Thanks For The . . .Memories?


By Audrey W.





Captain Stanley gathered the crew of A-shift together in the dayroom after a long day of going out on several runs. It was almost midnight on New Year’s Eve and the men were finally able to relax with some down time. The captain hoped it would last long enough for them to celebrate the New Year’s arrival.


Hank would have preferred to be able to share a bottle of champagne with his men, but headquarters didn't allow alcohol in the stations for any reason. So after handing each man a glass of Ginger Ale, the captain lifted his beverage to a toast.


“Here’s to a happy new year for everyone. And for something a little different, how about we each give thanks for something that’s gone exceptionally well in a previous year.”


“Isn’t that what Thanksgiving is for, Cap?”


“Kelly, I’m trying to make this a special New Year’s Eve for us, since we have to be on duty. Work with me here, will ya?”


“Oh. . .okay. . .so we just think of anything memorable that’s gone good in the past and bring it up?”




The stocky fireman shrugged. “I got a red flyer wagon for my fifth birthday. That was pretty cool.” He noticed the captain and others staring at him, dumbfounded expressions on their faces. “What?”


“A little more recent than that,” Stanley clarified. “And maybe a little bigger?”


“I’ll go,” Marco said, raising his free hand as if in a classroom.


Captain Stanley nodded for him to go ahead.


“How about when they found a cure for that monkey virus when Johnny was so sick a few years ago? Without the cure, he would’ve died. So that’s something to be thankful for.”


Surprised, Gage grinned. “Thanks, Marco.” He patted the Hispanic fireman on the back.


“Okay, I get it now,” Chet said, nodding. “I’m thankful we got Gage to the hospital in time to get the antivenin when the rattlesnake bit him.”


“Or the time that the car hit him. . .it’s a good thing Early and Morton were able to find where the bleeding was coming from,” Roy put in. “I’m glad it wasn’t any worse than it was.”


“Don’t forget the time Johnny got too much radiation at that lab,” Mike offered. “That could’ve been a lot worse, too.”


Captain Stanley stood watching and listening, not sure what to say. It wasn’t quite what he’d intended, but at the same time he hated to put a stop to it. His men were on a roll and seemed to be getting something out of the current conversation. All except Gage. Hank noticed the dark-haired paramedic was speechless, his mouth hanging open as he looked from one shiftmate to the next.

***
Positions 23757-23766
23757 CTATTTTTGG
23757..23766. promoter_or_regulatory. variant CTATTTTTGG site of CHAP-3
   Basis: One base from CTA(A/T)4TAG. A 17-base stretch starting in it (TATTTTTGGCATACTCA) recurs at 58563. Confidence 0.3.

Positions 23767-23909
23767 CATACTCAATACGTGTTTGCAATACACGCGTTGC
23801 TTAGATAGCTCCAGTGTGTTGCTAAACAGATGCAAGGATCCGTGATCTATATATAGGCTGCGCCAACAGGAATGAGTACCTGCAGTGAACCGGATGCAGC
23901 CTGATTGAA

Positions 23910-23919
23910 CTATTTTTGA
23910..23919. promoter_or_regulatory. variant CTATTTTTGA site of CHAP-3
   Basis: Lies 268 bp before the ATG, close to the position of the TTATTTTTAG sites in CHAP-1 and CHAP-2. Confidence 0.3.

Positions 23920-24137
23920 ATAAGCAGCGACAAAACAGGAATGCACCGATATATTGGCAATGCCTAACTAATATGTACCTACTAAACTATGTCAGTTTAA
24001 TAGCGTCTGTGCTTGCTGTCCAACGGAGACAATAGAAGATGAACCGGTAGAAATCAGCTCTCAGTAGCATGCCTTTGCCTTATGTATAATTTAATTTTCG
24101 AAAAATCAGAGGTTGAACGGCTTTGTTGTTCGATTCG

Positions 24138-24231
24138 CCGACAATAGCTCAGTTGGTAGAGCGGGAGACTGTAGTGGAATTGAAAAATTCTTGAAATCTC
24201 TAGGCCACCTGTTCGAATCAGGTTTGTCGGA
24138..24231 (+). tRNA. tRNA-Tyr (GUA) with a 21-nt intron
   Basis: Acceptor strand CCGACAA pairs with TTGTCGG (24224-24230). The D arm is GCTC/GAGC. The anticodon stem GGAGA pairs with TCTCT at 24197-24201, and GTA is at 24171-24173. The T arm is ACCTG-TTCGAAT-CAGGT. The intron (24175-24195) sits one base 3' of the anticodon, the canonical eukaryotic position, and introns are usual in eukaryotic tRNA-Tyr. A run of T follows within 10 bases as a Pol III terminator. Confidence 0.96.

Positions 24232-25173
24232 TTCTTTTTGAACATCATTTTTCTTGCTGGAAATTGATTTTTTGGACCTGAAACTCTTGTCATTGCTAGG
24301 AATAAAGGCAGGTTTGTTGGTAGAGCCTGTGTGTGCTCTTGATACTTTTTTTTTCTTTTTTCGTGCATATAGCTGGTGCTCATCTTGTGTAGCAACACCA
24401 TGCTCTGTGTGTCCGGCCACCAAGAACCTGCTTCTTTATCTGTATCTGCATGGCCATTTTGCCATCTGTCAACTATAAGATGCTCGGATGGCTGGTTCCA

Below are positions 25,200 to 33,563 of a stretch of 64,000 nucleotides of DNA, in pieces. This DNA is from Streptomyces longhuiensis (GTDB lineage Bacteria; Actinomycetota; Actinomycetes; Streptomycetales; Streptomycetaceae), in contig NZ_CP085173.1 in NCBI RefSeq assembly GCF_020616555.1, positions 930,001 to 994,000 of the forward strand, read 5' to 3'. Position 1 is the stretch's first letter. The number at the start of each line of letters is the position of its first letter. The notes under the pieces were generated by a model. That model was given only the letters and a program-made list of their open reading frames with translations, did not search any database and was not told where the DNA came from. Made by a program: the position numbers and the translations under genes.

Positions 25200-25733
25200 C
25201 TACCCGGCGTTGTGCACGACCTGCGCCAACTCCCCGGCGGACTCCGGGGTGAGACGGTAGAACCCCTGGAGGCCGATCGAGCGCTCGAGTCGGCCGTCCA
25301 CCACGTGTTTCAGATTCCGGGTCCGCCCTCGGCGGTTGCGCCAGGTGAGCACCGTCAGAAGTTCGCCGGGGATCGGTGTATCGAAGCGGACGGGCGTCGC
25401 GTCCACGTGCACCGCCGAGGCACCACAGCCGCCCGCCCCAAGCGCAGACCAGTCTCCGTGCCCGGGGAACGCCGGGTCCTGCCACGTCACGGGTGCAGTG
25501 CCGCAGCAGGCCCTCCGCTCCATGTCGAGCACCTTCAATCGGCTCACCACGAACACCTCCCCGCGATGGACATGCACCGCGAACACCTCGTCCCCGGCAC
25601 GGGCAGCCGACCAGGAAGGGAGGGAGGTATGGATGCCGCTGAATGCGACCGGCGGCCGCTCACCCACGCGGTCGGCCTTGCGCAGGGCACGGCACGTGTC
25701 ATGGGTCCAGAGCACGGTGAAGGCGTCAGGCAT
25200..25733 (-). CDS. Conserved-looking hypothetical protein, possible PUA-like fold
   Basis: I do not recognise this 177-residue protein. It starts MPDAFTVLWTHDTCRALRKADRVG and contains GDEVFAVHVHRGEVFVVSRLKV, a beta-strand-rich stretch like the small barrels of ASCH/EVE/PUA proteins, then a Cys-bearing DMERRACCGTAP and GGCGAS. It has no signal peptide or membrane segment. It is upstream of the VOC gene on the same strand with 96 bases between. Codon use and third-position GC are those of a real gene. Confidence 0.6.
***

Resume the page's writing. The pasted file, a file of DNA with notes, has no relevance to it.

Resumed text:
“Oh, and don’t forget the time Johnny was trapped in that old warehouse that was set to blow up at two o’clock,” Roy continued. “That was a close call.”


“Or the time the staircase busted and he fell to the floor with the baby. . .”


“Cap,” Johnny groaned. “You too? C’mon, guys, you see a trend here? I’m not the only one who has things happen to him ya know.”


The others waited in silence for the paramedic to continue.


“What about Roy when he got the cobra venom in his eyes?”


“Minor stuff,” DeSoto replied, shrugging. “Besides, you washed it right out. No big deal.”


“No big. . .? Roy, it was. . .oh never mind. But,” the younger man continued, “what about when you were electrocuted? Now that was a close call.”


Roy shook his head.


“No? Whatayamean . . .no?”


“Karen got me right back. It wasn’t like you, where we had to wait on pins and needles to see if you were gonna survive.”


Johnny looked at the others nodding in agreement. “Wait a minute. What about when Cap got electrocuted? Or Marco?”


The others shook their heads.


“No one came close to dying,” Chet explained.


“And what about when you were thrown a distance by that explosion at that doorway?”


“My ears were ringing, but I was still okay.”


Gage frowned. “C’mon, guys. I haven’t had that many serious close calls. . .have I?”


“Often enough,” Mike answered. “Face it, Johnny, you’re practically wearing a bulls-eye on you every shift. Stuff always happens to you.”


“Well, maybe I’m. . .I’m. . .more adventurous. . .look, we’re supposed to be toasting what we’re thankful for, not the life and death injuries of  John Gage.”


“Before you go getting any more upset, think about this,” Hank Stanley reminded the dark-haired paramedic. “What it boils down to is that these guys are glad you’re here tonight to ring in another year. We all are. It’s not quite what I had in mind, but hey. . .I’d take it and be happy, pal.”


Johnny looked around at the others. “Yeah?”


The crew nodded.


“Well, okay. . .” he agreed hesitantly. “But I think you’ve brought up enough close calls involving me. . .I have had a few successful times on duty, ya know.”


“Yeah, after all, he did get out of that tunnel collapse alive after several hours,” Mike reminded everyone.


Johnny rolled his eyes and shook his head. It was hopeless. He had been in the most critical situations and no one was going to forget that soon.


“Hey, it’s one minute to midnight,” Marco pointed out.


As the seconds wound down, the men counted until the New Year arrived.


“Happy New Year!” Six men echoed to each other.


“Oh, and, Gage. . .” Chet raised his glass in a toast. “May you not see any snakes, speeding cars, stuck elevators, collapsed tunnels, or mysterious viruses in the year to come.”


“Chet!” Johnny said, annoyed, then a crooked grin spread across the man’s face. “Thanks.” He looked at the others gathered around and raised his glass of Ale. “And here's hoping for a happy and safe new year for all of us.  Happy New Year, guys.”




Thanks for the beta read, Kenda, and for the help with an ending line. :o)  




Happy New Year!